Note: Highlight anything you like to share on your favorite social media app.
You now know a few things about the potential upside as well as the risks of investing. Now, let's look at one way to put this knowledge into practice.
An index fund is a single asset that represents a large basket of stocks. Buying an index fund is equivalent of buying a small portion of each and every company represented in the fund.
For example, the SPDR S&P 500 ETF Trust (ticker: SPY), more commonly referred to as the S&P 500 is a fund that invests in the 500 largest, publicly traded American companies.
Examples of Index Funds
Below are some examples of index funds. You can enter the 3-letter ticker symbols to find these in Tradingview or your brokerage app.
Thesis Based Funds
This is a type of ETF (exchange traded fund) that is a basket of companies that all share a thesis. For example:
You can buy any of these through your brokerage app.
The real question is how, when, and how much of these do you buy?
We know that trying to time the market is a bad strategy and it generally backfires. So what do we do instead? This is where DCA comes in.
DCA — Dollar Cost Averaging
DCA means investing a fixed dollar amount every week (or every month, or any other time interval you prefer), no matter what the current price is. For example: "I will invest $50 every week on Monday."
With DCA, price movements in the short term don't matter. You DCA into an asset that you believe will grow in the long run. If the price is lower this week: great, you get more shares for your money! If the price is higher this week: great, your investment is growing in value!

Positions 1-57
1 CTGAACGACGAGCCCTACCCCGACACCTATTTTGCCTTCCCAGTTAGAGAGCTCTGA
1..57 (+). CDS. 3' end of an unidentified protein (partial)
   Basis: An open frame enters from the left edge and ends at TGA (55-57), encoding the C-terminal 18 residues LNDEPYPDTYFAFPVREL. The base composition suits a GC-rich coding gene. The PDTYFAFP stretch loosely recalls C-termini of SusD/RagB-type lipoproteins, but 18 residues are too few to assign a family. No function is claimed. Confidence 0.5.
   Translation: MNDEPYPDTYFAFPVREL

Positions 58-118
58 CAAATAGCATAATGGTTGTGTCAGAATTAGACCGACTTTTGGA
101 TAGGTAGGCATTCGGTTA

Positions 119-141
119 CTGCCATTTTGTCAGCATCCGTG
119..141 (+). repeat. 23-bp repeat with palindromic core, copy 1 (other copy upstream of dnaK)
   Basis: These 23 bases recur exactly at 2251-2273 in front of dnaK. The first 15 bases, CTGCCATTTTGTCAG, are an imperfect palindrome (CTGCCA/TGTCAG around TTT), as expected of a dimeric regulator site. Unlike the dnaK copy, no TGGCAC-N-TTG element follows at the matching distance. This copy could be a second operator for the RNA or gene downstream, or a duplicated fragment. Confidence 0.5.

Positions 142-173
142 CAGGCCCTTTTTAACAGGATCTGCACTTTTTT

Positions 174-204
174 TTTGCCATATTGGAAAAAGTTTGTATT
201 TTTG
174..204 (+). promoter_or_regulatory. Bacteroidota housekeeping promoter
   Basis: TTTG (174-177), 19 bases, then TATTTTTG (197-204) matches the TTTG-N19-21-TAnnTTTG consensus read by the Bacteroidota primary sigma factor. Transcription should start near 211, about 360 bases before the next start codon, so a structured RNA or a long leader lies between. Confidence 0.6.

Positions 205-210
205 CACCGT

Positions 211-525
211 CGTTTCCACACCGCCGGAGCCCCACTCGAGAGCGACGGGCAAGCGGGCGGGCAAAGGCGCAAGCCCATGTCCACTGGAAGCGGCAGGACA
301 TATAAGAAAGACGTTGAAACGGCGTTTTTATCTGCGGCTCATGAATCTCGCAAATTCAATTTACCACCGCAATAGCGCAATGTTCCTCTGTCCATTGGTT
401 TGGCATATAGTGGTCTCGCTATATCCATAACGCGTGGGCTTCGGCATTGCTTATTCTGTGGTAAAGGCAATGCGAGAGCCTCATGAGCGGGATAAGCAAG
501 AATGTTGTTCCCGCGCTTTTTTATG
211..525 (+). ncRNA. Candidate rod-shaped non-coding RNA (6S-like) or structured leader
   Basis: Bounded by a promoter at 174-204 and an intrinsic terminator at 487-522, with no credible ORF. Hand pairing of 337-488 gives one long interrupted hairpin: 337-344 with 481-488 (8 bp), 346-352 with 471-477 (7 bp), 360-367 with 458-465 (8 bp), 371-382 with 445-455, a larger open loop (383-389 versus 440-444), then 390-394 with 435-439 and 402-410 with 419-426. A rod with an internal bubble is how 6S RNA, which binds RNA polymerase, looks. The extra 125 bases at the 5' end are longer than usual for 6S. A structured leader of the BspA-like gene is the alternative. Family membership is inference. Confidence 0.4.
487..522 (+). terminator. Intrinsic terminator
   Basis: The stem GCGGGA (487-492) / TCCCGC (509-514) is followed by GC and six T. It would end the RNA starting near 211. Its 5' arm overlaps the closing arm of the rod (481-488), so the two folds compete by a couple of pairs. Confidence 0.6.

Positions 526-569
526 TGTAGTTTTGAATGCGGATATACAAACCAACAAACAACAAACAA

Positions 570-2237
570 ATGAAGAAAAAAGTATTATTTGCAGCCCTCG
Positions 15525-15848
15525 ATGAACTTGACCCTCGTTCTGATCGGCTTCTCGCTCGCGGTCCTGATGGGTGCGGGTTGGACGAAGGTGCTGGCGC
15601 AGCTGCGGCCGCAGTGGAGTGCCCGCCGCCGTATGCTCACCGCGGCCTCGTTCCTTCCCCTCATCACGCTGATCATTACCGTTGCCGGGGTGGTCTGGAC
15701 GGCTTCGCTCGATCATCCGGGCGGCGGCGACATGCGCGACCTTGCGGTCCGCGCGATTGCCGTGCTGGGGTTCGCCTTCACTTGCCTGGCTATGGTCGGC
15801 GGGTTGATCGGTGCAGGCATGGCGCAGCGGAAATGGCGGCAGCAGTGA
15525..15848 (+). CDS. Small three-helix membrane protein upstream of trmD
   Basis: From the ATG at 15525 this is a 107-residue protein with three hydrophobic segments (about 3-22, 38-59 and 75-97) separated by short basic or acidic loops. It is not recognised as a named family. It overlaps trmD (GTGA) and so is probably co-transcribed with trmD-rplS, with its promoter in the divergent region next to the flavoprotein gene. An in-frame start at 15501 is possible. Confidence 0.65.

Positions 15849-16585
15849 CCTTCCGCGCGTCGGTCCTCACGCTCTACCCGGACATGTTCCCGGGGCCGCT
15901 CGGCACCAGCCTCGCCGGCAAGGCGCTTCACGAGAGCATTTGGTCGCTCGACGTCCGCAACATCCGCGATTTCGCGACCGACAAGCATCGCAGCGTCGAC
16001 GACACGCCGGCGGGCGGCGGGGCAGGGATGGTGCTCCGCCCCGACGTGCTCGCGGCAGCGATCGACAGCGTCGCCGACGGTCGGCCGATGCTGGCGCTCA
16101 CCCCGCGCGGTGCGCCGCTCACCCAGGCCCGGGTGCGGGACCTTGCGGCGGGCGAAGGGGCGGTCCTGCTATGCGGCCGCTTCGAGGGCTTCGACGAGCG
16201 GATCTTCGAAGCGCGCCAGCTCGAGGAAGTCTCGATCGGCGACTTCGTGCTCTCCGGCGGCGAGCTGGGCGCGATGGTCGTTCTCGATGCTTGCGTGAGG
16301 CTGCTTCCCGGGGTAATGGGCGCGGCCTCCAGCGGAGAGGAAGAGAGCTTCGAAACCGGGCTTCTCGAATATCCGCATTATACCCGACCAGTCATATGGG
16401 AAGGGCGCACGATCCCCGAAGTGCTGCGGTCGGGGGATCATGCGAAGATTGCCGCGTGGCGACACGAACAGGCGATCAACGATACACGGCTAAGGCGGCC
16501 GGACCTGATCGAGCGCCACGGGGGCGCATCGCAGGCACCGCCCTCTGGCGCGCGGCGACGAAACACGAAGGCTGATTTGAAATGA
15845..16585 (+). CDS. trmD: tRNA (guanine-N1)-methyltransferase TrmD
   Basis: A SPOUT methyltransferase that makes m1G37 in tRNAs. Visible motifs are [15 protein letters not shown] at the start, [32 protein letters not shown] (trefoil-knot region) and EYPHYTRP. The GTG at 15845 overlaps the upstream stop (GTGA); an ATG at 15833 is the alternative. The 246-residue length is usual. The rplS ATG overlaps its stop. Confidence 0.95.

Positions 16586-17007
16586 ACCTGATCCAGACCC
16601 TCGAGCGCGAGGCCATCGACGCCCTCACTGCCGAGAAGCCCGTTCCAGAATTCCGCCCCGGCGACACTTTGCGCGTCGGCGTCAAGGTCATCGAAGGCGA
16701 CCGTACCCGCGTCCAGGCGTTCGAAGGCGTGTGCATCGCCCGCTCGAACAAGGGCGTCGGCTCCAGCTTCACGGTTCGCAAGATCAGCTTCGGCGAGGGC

This is how you overcome all of the monkey mind problems. Keep it simple for yourself. Set this rule and stick with it.
DCA calculator for stocks: click here
DCA calculator for crypto: click here
Robo Advisors — Taking Passive Investing to the Next Level
Robo advisors are for you if you want to make your passive investing even more... well, passive. A robo advisor is a service that creates a highly diversified portfolio for you and makes it as easy as possible to:
- Invest a DCA amount on a regular basis.
- Rebalances your portfolio every once in a while.
- Automates a few other small processes that you would usually pay an advisor to do for you (e.g. tax loss harvesting).
Robo-advisors try to provide a more optimal passive investment than if you'd just put a set amount of money into the S&P 500 every month. They manage your portfolio so you don't have to make any decisions.
You can easily find robo-advisors for whichever country you are in.
The idea behind robo-advisors is always: low fees, index funds, and automation.
You Know Enough to Start Playing the Money Game
At this point you have enough knowledge to start making decisions. Not big, life changing, final decisions. But initial decisions.
Do you want to sign up for a robo advisor and take a totally hands off approach? Do you want to buy index funds, individual companies or a combination of both? Do you want to start a DCA strategy and if so, how much cash do you want to allocate?
Get started with what you think works best for you, at this moment in time. As you learn more and gain more experience, you'll adjust your strategy.
Important: initially, always play with a small amount. Something you're comfortable with losing. Early on staying in the game is the top priority. Don't make any decisions that can get you wrecked.